Doomsday

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The ViewHamilton Review

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Review byMatthew Turner7/05/2008

Three out of Five stars
Running time: 105 mins

With its bonkers mish-mash of genres and blatantly stealing from other movies, Doomsday is utterly ridiculous but highly entertaining with it.

What's it all about?
Doomsday begins in June 2008, when the outbreak of a deadly virus leads to the rapid evacuation and subsequent quarantining of Scotland, with a heavily reinforced barrier erected on the site of Hadrian's Wall. Twenty-seven years later, a new outbreak of the virus is discovered in London, causing the Prime Minister (Alexander Siddig) to send an elite group of soldiers (including Adrian Lester and Sean Pertwee) into still-quarantined Scotland in search of a possible cure.

The soldiers are led by no-nonsense commanding officer Eden Sinclair (Rhona Mitra), who was separated from her mother during the evacuation and subsequently raised by the military. What they find is a gang of feral survivors headed by the vicious Sol (Craig Conway) and a rival, quasi-Mediaeval society led by Kane (Malcolm McDowell), the mysterious doctor who may hold the key to the survivors' existence.

The Good
It's hard not to love a film that sets a deliriously exciting Mad Max-style car chase to the sound of Frankie Goes To Hollywood's Two Tribes. This set-piece is undoubtedly the film's high point, but director Neil Marshall also throws several other gleefully bonkers sequences into the mix, including: a battle to the death in a gladiatorial arena; an escape (by steam train, no less) from an angry mob; and a bizarre cabaret-cum-ritual sacrifice scene that has to be seen to be believed.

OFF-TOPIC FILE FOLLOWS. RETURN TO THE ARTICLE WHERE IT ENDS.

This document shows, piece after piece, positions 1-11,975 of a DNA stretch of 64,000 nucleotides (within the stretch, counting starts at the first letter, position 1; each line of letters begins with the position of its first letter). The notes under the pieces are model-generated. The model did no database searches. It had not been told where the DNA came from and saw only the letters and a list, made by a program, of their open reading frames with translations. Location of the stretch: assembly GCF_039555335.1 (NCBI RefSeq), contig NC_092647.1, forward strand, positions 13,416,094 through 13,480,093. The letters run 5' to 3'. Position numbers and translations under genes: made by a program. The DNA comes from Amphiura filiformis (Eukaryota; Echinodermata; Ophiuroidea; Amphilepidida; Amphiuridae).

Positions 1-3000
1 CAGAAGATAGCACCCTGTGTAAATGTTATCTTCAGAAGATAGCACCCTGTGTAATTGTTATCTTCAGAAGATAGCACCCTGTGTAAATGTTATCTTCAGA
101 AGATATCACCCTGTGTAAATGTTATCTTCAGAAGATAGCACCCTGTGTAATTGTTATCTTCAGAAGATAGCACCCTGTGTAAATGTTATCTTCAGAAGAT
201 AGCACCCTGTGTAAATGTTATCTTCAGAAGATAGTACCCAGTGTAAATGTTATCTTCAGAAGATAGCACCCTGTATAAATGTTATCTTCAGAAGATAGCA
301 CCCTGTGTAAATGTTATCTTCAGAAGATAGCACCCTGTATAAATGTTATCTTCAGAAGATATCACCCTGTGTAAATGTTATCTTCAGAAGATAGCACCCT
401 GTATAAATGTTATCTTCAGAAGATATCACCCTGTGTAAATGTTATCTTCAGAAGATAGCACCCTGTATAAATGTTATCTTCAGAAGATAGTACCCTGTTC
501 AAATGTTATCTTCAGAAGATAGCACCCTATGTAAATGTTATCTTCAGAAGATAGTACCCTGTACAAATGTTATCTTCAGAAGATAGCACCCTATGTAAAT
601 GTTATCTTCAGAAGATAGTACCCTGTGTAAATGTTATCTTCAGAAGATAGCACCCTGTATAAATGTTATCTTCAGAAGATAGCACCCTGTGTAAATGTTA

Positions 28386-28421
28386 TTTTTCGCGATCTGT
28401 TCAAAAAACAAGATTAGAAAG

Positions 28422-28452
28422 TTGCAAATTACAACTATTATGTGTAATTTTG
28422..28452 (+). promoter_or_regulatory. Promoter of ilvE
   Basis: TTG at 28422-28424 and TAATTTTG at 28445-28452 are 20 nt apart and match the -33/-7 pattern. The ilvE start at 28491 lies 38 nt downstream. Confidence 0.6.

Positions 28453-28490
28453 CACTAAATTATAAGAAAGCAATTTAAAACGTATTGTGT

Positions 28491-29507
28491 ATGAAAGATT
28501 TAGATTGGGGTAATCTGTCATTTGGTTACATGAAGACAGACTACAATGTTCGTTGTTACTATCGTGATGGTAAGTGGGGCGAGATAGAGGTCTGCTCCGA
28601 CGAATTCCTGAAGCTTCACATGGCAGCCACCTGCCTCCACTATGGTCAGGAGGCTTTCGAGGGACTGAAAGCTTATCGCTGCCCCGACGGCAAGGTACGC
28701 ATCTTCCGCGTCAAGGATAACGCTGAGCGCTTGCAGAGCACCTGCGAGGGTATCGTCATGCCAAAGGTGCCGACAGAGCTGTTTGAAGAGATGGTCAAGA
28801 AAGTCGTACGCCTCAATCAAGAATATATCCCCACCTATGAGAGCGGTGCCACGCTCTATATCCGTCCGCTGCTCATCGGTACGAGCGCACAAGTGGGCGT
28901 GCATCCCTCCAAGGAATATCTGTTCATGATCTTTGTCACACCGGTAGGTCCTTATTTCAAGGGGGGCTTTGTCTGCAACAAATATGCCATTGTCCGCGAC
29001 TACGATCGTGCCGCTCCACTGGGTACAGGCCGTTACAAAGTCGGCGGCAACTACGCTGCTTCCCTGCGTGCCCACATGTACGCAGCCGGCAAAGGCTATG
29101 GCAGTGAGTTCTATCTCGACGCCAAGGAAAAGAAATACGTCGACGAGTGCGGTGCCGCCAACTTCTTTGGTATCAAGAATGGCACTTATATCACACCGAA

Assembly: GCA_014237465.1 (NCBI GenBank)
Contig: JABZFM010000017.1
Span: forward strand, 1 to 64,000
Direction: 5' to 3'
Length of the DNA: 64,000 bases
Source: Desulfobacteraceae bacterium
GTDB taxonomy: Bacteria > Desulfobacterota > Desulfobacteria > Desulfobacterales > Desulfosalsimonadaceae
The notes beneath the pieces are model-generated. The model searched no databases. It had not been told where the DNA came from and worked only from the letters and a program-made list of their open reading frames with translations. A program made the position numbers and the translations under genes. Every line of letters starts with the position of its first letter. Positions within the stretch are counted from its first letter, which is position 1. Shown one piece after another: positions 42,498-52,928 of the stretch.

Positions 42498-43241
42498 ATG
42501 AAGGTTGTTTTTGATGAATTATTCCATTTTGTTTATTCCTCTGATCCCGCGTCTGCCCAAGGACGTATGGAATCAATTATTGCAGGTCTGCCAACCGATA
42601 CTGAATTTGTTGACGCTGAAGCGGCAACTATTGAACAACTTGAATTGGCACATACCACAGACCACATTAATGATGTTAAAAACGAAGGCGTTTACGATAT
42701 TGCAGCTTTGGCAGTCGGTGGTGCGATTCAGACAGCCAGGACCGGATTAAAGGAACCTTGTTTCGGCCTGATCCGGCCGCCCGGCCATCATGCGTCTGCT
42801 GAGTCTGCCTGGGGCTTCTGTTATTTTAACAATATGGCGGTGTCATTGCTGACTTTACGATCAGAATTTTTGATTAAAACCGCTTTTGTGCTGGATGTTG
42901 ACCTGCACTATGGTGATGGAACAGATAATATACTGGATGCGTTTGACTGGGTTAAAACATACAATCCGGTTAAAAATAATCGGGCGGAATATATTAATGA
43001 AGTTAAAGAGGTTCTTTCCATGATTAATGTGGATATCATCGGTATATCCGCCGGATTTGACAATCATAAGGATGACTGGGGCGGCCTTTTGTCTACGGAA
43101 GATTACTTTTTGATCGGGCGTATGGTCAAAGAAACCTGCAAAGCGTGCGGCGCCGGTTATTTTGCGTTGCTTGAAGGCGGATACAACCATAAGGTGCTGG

The Bad
Those expecting serious sci-fi are destined for disappointment, as the flimsy script is just an excuse to stitch together the various genre-blending action sequences – indeed, the film's premise is completely forgotten in all the mayhem. Similarly, the acting is dodgy in places (though Mitra does okay in the ass-kicking stakes) and there are some ridiculous lapses of logic.

Worth seeing?
Despite its ridiculous plot, Doomsday delivers plenty of thrills and is hugely enjoyable in a leave-your-brain-at-the-door sort of way. Worth seeing.

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Doomsday
Doomsday has been reviewed by 1 users
 
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Content updated: 17/12/2017 17:05

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